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I had a plumber come out and install a drain line and hook up the supply water for a washing machine. This is the state he left the project: enter image description here

How am I supposed to hook up the waste line? Do I need to drill out that center hole?

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Interesting box; I haven't seen that before. Is the intent to catch any potential leak from the hot and cold water connections, or is this just intended to permit pretty installation behind wallboard? – keshlam Jun 9 '14 at 17:53
Pretty installation behind wallboard. – Adam Davis Jun 9 '14 at 18:19
As a side issue, did the plumber install any shut-off valves on the hot and cold supplies, upstream of the connection points shown? – DJohnM Jun 9 '14 at 18:31
@User58220 Per the product info sheet there should be shut-offs in there, it looks like they're just not visible due to the angle of this photo. – Andrew Medico Jun 9 '14 at 19:20
@keshlam The info sheet I linked above claims "raised drip guard contains and directs potential leaks down the drain". No idea how well it actually works, though. – Andrew Medico Jun 9 '14 at 19:21
up vote 10 down vote accepted

It should be a knockout, meaning that a hard sharp blow will pop it out. The plumber should have done this before he glued the drain line in place, since knocking it out now could cause the plug to fall down the drain. This could lead to clogs in the future, since the trap is glued and cannot be disassembled.

Put the tip of a flathead screw driver on the knockout, and tap the back of the screwdriver with your hand or a hammer. Try to get it so that only part of the knockout breaks free. Then grab the loosened disk with a pair of pliers, and twist it free. Be very careful not to drop it down the drain.

Once the hole is open, simply hang the washing machines waste line in the hole. The washer should come with a piece of plastic used to make a hook in the waste line. Install that, and hang the waste line in the hole.

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The spec sheet for the box claims "Oversized KOs will not fall down drain". I'm not sure know how that actually works here though. – Andrew Medico Jun 9 '14 at 19:30
You can also cover the knockout with tape, with a wire or string under the tape. This would allow you to retrieve the knockout if it falls into the drain. – David Wilkins Jun 9 '14 at 19:33
@AndrewMedico Yeah that certainly doesn't look oversized in this case. However that may have something to do with GuestPost's answer - the box appears to be upside-down, and the port on the bottom (now top) seems to be larger and could potentially have a larger KO. Just my best guess though. – thanby Jun 10 '14 at 12:11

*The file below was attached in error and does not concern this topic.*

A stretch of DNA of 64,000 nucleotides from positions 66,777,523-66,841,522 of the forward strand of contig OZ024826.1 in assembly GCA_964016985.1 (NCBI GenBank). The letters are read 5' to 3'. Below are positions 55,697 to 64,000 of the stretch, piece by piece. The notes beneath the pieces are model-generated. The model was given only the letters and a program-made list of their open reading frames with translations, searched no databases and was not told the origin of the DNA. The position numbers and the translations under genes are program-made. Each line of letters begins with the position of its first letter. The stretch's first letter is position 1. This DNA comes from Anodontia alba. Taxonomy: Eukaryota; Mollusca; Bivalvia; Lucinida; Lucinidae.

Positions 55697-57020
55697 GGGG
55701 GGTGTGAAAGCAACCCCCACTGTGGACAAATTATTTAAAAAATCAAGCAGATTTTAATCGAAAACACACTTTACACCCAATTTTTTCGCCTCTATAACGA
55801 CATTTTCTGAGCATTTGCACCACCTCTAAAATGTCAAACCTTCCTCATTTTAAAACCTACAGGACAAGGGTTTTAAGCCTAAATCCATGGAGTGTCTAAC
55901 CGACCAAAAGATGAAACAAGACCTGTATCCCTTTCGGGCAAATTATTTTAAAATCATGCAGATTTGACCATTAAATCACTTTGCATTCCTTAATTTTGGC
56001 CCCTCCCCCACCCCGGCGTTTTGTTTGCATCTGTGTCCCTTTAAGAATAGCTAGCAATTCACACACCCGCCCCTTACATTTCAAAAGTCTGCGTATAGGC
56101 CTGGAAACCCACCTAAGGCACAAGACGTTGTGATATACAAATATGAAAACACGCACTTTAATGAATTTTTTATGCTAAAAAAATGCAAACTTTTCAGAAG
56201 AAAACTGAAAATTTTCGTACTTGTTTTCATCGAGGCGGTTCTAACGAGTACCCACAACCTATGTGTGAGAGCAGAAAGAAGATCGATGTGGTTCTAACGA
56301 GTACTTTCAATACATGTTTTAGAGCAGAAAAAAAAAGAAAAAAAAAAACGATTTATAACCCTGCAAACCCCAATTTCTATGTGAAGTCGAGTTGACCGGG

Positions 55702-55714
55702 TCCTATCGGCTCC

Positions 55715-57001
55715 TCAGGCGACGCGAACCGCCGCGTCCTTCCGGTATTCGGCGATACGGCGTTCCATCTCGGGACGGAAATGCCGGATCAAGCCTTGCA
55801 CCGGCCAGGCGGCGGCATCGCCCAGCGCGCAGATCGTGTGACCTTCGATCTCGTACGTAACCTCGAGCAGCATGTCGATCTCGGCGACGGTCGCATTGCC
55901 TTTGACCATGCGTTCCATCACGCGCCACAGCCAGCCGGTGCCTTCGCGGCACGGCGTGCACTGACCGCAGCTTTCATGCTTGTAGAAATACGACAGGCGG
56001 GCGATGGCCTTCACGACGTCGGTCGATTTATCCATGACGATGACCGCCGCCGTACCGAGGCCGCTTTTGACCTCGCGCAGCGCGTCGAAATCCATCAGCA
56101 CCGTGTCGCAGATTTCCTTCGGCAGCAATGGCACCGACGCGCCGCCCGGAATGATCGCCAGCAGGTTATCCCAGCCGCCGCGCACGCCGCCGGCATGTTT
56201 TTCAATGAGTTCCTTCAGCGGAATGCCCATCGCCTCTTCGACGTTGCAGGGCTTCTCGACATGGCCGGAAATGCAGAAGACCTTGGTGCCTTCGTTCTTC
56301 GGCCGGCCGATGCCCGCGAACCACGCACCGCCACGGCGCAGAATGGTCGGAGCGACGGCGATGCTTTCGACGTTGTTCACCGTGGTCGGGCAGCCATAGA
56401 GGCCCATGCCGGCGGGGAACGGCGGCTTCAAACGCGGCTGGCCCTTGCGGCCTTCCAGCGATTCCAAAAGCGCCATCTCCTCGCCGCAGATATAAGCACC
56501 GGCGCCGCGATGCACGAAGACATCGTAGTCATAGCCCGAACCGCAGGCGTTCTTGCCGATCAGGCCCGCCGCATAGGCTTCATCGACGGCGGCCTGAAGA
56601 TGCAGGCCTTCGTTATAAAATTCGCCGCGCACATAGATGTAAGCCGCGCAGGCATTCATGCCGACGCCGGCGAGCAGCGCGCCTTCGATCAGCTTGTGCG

I would say that the box might be upside down, as the drip guard appears to be on the top. However, they are often designed to be used either way.

Nevertheless, yes, there should be a knockout. It is possible the plumber did not want the possibility of sewer gas coming back up while you wait to attach the washer, so s/he left the knockout in. It would have been better to remove the knockout and insert a plug that you could remove.

And I concur about the hope that there are shutoff valves above somewhere. Clearly the plumber used that space for air-hammer arrestors.

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You can just barely see the tip of the shutoff valve handle to the left of each open threaded connection. They're integral to the fitting. – Timbo Jun 9 '14 at 22:19
I would say it's two sided and not upside down. Just pop that plug and hang the hose there. Nice touch having the water hammer reducers installed. I have them on mine too. – sborsher Jun 11 '14 at 19:16

The water hammer devices are designed to hold air to stop water hammer. Your valves are upside down and will not stop water hammer. If water hammer is not an issue you can either knock out the plastic or drill it. You should have removed the knockout prior to installing it since when you knock it out the part might fall into the drain blocking it. You installed an "S" trap that cannot be easily removed to clear the drain. PVC fittings are available to make it removable. It might be advisable to cut the existing pipe, instal a sweep "Y" with threaded cap for easy clean out then a removable "S" trap. Just make shure you leave enough of the PVC thatin the box to have enough room to make the splice. Remove the drain knockout before doing the drain pipe.

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The plug is there to simplify pressure testing the drain line. That is done when a new plumbing system is installed or amended (as for a remodel adding some plumbing) by inserting a pneumatic plug (or at Home Depot), inflating, and filling the system with water.

enter image description here

Once the plumbing inspector has verified the pipes maintain several minutes of steady water level (indicating no plumbing leaks), the system can be drained and then the knockout can be (ahem) knocked out.

I would use a sharp flatblade screwdriver and a hammer to punch the screwdriver piercing through the knockout and then pry it up.

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